On Jan. 13, tourists and residents of Hawai‘i had just begun their Saturdays. On that sunny morning, they were hitting the waves in Waikīkī, watching cartoons with their kids or enjoying some extra sleep.
At 8:07 a.m., however, they received a mass text alert, warning them of an incoming ballistic missile and urging them to seek shelter immediately. After 38 minutes, they received an update alert, informing them that the first alert was a false alarm. This traumatizing experience made a situation that many thought would never happen feel very real.
“My husband was in California for training,” said WCC student and military spouse Amanda Leite. “So I was alone with my dog, sleeping in our house when the first alert went off. I called my husband to ask him what was going on, and he was like, ‘What are you talking about?’ Like he had no idea this was even happening.”
Leite grabbed her dog and hid in the bathroom, away from as many windows as possible. Her husband told her to lock herself in there until further information was available.
“I live on base, and there were no sirens going off,” she said. “So I couldn’t tell how serious it was. I started crying, and I called my sister to tell her what was going on. Everyone I talked to was just so confused because there was nothing on the media telling us anything about what’s happening.”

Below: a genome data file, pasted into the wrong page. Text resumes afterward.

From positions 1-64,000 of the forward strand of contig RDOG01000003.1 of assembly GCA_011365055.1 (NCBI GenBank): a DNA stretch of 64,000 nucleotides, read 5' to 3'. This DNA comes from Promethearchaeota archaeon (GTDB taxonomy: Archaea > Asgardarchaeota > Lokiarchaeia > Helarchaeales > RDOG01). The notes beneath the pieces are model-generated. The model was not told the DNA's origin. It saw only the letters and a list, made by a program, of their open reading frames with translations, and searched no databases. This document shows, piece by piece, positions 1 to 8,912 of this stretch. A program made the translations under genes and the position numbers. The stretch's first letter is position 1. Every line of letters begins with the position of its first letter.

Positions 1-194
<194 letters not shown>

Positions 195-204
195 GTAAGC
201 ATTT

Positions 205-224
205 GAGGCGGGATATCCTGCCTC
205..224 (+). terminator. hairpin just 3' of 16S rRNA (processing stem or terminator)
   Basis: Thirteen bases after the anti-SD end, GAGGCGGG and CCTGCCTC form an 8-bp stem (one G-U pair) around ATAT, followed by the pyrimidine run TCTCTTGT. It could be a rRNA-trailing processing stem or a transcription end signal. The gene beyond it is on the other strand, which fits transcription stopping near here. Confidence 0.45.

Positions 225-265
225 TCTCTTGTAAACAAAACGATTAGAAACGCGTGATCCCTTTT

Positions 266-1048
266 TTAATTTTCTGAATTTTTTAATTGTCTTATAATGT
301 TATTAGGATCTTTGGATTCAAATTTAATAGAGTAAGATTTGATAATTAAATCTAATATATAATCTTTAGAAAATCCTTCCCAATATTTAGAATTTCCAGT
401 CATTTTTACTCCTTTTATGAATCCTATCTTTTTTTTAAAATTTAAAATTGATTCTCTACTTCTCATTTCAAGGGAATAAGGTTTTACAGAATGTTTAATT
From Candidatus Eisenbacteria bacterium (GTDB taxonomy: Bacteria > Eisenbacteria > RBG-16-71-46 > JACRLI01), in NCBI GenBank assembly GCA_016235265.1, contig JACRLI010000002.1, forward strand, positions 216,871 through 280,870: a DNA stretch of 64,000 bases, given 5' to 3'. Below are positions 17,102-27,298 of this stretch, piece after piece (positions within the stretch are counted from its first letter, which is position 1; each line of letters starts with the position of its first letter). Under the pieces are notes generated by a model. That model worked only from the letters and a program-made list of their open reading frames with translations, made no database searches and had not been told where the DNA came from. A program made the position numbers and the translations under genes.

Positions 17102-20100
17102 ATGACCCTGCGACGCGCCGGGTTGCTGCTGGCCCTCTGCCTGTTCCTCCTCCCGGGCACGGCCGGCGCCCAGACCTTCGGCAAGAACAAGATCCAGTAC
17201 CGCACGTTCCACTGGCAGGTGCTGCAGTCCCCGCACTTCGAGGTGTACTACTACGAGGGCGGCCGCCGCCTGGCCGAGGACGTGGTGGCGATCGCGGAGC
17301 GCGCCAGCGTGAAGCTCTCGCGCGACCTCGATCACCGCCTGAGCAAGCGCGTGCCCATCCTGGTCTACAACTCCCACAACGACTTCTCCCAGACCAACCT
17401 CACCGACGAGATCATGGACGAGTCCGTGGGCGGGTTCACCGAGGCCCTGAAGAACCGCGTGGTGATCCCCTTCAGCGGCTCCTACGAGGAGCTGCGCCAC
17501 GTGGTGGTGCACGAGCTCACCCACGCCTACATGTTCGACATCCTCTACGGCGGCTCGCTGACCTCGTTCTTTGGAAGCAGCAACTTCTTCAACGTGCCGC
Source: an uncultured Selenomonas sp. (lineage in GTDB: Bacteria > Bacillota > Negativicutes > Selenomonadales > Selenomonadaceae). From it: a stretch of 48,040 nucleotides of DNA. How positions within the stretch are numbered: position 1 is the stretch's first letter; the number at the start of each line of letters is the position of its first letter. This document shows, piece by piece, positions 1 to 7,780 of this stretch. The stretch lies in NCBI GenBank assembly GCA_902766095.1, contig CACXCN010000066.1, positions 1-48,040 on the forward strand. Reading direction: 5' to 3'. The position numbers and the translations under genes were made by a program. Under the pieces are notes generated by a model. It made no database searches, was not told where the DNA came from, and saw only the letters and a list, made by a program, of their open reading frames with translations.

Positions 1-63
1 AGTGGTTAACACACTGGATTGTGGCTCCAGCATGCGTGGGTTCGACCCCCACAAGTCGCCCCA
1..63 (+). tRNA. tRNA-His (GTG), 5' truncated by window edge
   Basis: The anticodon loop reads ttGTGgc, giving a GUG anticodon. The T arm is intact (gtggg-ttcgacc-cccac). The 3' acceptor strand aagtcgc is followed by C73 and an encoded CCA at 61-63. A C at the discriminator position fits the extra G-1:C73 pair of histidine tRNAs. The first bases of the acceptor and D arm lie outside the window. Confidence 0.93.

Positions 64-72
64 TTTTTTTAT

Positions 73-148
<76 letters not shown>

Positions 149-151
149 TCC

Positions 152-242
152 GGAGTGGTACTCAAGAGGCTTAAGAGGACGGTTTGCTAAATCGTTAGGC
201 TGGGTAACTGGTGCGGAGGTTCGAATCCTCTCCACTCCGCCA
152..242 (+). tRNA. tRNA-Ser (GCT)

After Leite received the second alert, she called her family and her husband to let them know she and her dog were just fine.
Another WCC student, Juancarlos Maldonado, ignored the alert on his phone, thinking it was an Amber alert. His roommate, however, jumped into action.
“He took my dog and left me behind,” Maldonado said. “Once I got the second alert saying it was a false alarm, I got so mad that they left me but, on a positive note, at least my dog would’ve made it out.”
WCC student and retired U.S. Army soldier Justin Poaha also didn’t respond to the alert when it woke him up that morning.
“I specialized in air defense, missiles, counters … stuff like that was my area of expertise,” Poaha said. “When I got the message, I was like, ‘Wow really?’ It was my birthday. I just turned it off and went back to sleep … ”
Based on his training, Poaha doubted that the alert posed a real threat as he believes it’s very difficult for a missile to hit O‘ahu with all of its military defenses.
“I was thinking, ‘I highly doubt missiles are coming, but if they really are, there’s nothing I can really do about it.’”
His advice to those still worried about the threat or who are concerned for their safety: “Don’t worry about what can happen. Just worry about what’s going on now, and you’ll be happier. Things will be okay.”
WCC mental health and wellness counselor Karla Silva-Park sent an email to faculty and staff a few days after the false alarm with a link to a Hawai‘i News Now story that features the Child & Family Service hotline. The hotline is open 8 a.m. to 8 p.m. Tuesdays through Fridays for parents with concerns about how to help their children affected by the false alarm. The hotline number on O‘ahu is 526-1222.
Silva-Park is also available to students wanting someone to talk to on campus or who would like more resources related to mental health. She can be reached via email at firstname.lastname@example.org.
by Hannah Bailey, Ka ‘Ohana Staff Reporter